Platforms to help multilateral development banks drive sustainable development goals

Platforms to help Multilateral Development Banks drive Sustainable Development GoalsPlatforms to help Multilateral Development Banks drive Sustainable Development Goals

Only A Common Platform Can Help Multilateral Development Banks Drive The United Nations’ Sustainable Development Goals 2030 Program

The global economy has changed almost beyond recognition since the establishment of Multilateral Development Banks (MDBs). Globalization and the expansion of country-driven development policies have shown that private sector (including international) finance is vital for economic development.  

MDBs have evolved into institutions that provide cutting-edge knowledge products about development at the global, regional, country, and local level building capacities to manage interrelated development processes. Therefore, they are ideal for playing a vital role in helping countries achieve the UN’s Sustainable Development Goals (SDGs) 2030 program.

As a result, many MDBs are hosting conferences around the world to define the necessary transformation journey.

A call for action

The UN’s SDG 2030 program lists 17 core goals, 169 targets, and requires approximately USD 6 trillion of annual investment to build a better world.

Of the USD 6 trillion required, 3.8 trillion needs to be invested in developing countries. Currently, only USD 1.3 trillion is being spent, leaving a funding gap of 2.5 trillion. Therefore, to close this gap, significant investment from the private sector is needed.

However, emerging markets are fragile and subject to several potential issues that make the private sector reluctant to invest:

  • Current account deficits/external debt accumulation/dollar dependent
  • Short-term debt dependence
  • Fiscal deficit
  • Productivity issues
  • Sanctions and other political issues
  • Institutionally weak

 

An opportunity for MDBs to redefine and create a new dynamic

To mobilize more development finance from the private sector, MDBs will need to increase their catalytic role in finance. Given their in-depth knowledge, both of regions and development solutions, MDBs are in a unique position to link the money to projects. However, to successfully partner with the private sector, the MDBs must improve their expertise in various aspects of international banking, adapt to the flexibility and confidentiality required of private sector operations, and develop a new risk culture and the knowledge base for commercial risk analysis.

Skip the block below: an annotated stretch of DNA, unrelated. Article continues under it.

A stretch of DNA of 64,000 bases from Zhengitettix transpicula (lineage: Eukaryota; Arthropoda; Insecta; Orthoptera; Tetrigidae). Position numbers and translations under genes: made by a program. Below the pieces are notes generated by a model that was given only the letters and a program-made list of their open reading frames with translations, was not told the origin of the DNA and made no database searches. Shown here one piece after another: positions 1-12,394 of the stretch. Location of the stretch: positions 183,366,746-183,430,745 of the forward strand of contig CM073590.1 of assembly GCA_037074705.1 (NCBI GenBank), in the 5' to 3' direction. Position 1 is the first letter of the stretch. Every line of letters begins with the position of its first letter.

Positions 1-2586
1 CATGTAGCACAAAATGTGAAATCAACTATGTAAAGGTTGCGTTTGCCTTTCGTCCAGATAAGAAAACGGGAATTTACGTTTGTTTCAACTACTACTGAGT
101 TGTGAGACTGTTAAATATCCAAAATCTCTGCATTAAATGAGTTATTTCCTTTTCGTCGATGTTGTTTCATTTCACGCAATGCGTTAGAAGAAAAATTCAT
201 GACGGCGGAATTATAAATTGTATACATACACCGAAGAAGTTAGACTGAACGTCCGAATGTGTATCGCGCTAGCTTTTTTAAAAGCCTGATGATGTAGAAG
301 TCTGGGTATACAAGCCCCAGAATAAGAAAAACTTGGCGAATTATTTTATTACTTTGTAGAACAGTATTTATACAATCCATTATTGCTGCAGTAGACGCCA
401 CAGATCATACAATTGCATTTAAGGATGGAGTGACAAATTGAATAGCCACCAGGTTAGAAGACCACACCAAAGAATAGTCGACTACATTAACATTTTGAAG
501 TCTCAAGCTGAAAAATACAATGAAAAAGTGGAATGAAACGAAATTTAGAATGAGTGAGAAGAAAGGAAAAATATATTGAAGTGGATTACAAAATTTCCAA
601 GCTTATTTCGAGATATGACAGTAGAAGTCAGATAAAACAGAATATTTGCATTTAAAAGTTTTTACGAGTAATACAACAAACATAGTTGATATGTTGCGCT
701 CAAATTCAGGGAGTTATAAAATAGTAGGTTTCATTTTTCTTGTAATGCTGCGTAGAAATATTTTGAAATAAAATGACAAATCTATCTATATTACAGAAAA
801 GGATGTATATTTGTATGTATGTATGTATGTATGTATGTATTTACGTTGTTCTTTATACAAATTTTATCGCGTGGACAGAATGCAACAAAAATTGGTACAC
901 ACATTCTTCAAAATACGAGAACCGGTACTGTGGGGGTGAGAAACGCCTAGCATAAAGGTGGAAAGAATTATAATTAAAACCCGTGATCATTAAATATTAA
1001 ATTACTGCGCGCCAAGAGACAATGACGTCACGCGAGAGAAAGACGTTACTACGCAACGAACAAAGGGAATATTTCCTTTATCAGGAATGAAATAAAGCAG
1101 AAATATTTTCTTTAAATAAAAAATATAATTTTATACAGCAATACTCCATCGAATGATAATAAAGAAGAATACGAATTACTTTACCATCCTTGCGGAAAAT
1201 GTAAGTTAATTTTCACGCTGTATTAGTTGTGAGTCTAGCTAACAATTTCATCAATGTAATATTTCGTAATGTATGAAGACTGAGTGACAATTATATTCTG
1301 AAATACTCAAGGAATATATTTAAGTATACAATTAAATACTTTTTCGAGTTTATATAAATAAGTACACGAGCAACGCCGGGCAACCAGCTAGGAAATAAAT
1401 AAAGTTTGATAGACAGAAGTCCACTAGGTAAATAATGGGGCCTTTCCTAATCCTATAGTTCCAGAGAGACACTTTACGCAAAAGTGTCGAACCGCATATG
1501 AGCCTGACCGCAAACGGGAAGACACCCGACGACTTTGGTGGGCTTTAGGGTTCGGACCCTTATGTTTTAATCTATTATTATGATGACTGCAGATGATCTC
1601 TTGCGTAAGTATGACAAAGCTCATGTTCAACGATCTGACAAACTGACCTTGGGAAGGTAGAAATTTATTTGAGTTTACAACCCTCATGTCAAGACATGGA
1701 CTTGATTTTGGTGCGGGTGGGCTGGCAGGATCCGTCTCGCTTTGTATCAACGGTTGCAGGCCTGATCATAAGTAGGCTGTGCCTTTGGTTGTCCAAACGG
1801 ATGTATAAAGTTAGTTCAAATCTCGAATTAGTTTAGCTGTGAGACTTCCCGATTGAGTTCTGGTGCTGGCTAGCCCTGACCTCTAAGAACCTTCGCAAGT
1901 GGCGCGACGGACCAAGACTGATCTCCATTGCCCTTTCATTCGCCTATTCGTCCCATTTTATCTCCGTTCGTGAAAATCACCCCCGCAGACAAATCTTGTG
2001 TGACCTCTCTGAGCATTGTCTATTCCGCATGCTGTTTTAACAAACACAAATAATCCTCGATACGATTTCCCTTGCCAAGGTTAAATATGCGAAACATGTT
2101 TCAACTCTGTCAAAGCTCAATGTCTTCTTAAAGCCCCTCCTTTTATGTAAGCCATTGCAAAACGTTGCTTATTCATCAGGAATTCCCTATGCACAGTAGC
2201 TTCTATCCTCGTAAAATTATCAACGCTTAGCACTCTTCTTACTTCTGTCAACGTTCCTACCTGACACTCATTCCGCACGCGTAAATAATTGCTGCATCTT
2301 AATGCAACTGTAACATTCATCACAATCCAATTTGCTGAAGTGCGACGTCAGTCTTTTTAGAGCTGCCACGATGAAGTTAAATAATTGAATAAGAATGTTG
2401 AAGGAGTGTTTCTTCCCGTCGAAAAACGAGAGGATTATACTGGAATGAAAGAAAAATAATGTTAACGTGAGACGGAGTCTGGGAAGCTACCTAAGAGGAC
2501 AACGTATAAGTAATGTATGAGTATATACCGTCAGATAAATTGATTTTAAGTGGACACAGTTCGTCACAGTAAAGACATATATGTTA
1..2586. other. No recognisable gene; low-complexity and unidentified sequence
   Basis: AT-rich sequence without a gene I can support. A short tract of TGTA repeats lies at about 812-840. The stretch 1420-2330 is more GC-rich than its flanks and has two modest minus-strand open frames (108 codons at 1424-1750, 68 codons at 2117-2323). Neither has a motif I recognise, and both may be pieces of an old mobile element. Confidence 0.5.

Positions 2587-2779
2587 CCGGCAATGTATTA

Collaboration and common open platform

Governments have more faith in projects where there is a partnership between the private sector and an MDB. However, as the 'middle man,' MDBs must find a way to overcome the issues we identified earlier that are preventing the private sector from investing in developing countries.

Using traditional international banking processes risks are high because of higher capital consumption due to low rated countries, complex deals that are difficult to build and manage, regulatory burdens, and the issue of handling multiple parties.

However, these can be overcome by using a collaborative, open and common platform. This 'plug and play' business model enables multiple participants to connect and interact with one another using open APIs.

If the goals of SDG 2030 are to be achieved, a broader collaborative approach is required. A common open platform will enable all players (private and public sectors, MDB, sovereigns, regulators, etc.) to create the right conditions for more investment.

MDBs have a critical role to play but must transform their processes, so they are available anytime, anywhere for more accurate forecasting, analysis, insight and, of course, risk management.

The answer is the adoption of a common open platform that allows the gathering of more data to provide further insight to control fraud better and mitigate risk.

The partnership between the MDBs, governments, and the private sector holds great promise and moves us ever closer to reaching the ambitious SDGs.

Finastra is fostering collaboration with its FusionFabric.cloud open platform. To learn more about the platform, and specifically how it can facilitate data sharing among MDBs, governments, the private sector, and other stakeholders, please contact us at capitalmarkets@finastra.com, or visit www.fusionfabric.cloud/.

Click here to read part 2 : How modern technology will help multilateral development banks evolve and unleash their potential